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Isothermal Reaction of Uranium with Steam Between 400 and 1600°C

R. E. Wilson, C. Barnes, Jr., R. Koonz, L. Baker, Jr.

Nuclear Science and Engineering

Volume 25 / Number 2 / June 1966 / Pages 109-115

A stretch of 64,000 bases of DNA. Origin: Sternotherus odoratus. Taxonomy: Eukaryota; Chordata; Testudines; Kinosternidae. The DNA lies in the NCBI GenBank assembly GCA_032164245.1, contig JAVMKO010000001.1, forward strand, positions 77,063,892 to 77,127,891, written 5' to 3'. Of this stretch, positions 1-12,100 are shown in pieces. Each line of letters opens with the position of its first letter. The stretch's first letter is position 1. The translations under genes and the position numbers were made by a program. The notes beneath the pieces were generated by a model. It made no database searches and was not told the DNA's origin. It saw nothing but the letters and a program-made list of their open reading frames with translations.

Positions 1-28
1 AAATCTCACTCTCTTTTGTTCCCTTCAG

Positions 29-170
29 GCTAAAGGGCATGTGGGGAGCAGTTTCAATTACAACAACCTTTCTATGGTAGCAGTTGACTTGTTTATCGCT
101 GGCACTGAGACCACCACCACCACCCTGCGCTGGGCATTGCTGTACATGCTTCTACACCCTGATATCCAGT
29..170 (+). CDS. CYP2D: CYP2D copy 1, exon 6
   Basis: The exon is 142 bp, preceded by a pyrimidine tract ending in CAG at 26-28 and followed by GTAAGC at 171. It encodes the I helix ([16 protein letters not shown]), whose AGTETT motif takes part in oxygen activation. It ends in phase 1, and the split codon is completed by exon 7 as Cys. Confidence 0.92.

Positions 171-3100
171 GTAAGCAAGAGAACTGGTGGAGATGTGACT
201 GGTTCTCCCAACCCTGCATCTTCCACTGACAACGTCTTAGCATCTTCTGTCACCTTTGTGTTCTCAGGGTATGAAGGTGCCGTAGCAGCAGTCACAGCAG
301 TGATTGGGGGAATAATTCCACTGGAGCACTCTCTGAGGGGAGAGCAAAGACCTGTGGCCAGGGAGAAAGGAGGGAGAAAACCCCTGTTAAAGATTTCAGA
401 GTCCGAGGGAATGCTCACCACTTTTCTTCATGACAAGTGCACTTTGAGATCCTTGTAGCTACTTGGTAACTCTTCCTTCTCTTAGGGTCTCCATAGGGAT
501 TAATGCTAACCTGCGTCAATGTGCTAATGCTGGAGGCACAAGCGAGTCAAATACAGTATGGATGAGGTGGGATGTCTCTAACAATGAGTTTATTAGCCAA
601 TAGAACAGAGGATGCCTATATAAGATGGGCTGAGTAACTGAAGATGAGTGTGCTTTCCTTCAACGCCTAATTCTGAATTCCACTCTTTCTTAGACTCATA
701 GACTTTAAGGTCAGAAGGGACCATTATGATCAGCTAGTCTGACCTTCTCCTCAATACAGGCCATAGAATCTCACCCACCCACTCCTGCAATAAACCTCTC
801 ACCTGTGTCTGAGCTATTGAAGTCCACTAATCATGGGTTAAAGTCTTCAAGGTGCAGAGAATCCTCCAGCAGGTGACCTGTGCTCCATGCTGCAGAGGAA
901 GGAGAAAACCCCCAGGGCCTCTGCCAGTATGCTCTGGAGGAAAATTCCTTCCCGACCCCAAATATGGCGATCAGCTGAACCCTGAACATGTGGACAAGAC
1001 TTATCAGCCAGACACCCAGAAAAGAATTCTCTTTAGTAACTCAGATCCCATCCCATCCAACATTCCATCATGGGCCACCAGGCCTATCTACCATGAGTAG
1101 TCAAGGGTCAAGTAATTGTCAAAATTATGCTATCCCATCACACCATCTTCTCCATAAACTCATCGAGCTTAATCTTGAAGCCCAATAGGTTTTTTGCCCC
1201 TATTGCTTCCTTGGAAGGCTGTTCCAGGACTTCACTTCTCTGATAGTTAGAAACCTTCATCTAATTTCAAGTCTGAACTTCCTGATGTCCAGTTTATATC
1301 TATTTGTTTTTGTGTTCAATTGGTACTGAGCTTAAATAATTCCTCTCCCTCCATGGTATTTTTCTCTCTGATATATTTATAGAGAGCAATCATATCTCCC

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Isothermal studies of the kinetics of the reaction of metallic uranium with steam by a volumetric method are reported. The reaction U + 2H2O → UO2 + 2H2, ∆H = -142 kcal/mole at 1133°C, could be described accurately by the following parabolic rate law between 600 and 1200°C: V2 = (1.95±0.8)× 105 t[exp(-18 600±750)/ RT], where V is the volume of H2 evolved in milliliters at STP per square centimeter, t is the time in minutes, R is the gas constant, 1.987 cal/(mole deg K), and T is the absolute temperature in degrees Kelvin. Between 1200 and 1600°C the following parabolic rate law described the experimental results: V2 = (1.59± 0.5) × 106 t[exp(-25 000 ± 1000)/RT], although it was likely that an activation energy somewhat greater than 25 kcal/mole should be used for extrapolation to short reaction times or higher reaction temperatures. The reaction at 400°C followed a linear rate, while at 500°C the reaction was complicated by effects of the transition from a linear reaction at low temperatures to a parabolic reaction at higher temperatures. The oxide formed at 600°C and above was a glossy black UO2 which did not flake off until the samples were cooled after exposure. Oxide formed at 400°C was a brown colloidal material that was continually washed from the sample.

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